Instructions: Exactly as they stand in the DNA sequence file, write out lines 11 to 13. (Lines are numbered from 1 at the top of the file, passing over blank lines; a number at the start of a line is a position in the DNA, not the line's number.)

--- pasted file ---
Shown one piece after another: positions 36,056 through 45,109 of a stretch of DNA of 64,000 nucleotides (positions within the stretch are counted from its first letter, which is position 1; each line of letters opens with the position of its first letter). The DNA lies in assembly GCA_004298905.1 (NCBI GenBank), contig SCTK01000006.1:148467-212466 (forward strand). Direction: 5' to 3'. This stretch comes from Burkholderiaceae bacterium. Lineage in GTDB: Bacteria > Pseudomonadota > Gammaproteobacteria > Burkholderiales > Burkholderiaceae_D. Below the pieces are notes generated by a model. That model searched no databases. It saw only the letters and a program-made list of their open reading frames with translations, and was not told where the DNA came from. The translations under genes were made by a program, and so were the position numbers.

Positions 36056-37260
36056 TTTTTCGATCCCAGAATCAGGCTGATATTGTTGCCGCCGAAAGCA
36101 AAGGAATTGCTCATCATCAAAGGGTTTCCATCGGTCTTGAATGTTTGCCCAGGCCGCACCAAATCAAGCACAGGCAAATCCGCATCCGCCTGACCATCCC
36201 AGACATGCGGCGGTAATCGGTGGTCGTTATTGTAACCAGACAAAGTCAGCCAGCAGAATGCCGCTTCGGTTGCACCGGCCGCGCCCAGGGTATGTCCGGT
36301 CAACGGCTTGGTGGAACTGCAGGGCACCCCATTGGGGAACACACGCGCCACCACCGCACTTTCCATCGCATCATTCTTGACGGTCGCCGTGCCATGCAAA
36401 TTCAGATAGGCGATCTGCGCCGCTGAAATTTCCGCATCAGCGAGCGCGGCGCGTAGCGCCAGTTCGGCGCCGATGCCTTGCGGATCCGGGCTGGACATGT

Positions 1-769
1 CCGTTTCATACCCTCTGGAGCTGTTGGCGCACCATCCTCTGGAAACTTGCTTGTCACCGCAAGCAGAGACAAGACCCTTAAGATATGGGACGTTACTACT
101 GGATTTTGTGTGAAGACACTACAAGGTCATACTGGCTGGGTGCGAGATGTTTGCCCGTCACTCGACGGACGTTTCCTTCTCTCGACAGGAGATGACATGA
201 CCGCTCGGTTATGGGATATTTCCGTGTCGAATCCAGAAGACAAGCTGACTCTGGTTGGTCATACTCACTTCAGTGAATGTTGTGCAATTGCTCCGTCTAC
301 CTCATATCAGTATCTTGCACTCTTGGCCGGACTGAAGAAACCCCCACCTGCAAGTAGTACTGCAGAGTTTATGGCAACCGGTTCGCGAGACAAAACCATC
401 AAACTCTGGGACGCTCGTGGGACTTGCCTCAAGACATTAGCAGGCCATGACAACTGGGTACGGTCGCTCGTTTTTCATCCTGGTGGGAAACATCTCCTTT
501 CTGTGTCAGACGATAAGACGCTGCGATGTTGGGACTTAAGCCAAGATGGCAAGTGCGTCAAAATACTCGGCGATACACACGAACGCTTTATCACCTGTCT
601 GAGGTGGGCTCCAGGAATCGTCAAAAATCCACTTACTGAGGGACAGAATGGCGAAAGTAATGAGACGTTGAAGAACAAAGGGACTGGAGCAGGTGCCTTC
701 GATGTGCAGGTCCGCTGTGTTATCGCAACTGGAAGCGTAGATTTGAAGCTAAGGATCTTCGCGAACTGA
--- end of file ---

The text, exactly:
201 CCGCTCGGTTATGGGATATTTCCGTGTCGAATCCAGAAGACAAGCTGACTCTGGTTGGTCATACTCACTTCAGTGAATGTTGTGCAATTGCTCCGTCTAC
301 CTCATATCAGTATCTTGCACTCTTGGCCGGACTGAAGAAACCCCCACCTGCAAGTAGTACTGCAGAGTTTATGGCAACCGGTTCGCGAGACAAAACCATC
401 AAACTCTGGGACGCTCGTGGGACTTGCCTCAAGACATTAGCAGGCCATGACAACTGGGTACGGTCGCTCGTTTTTCATCCTGGTGGGAAACATCTCCTTT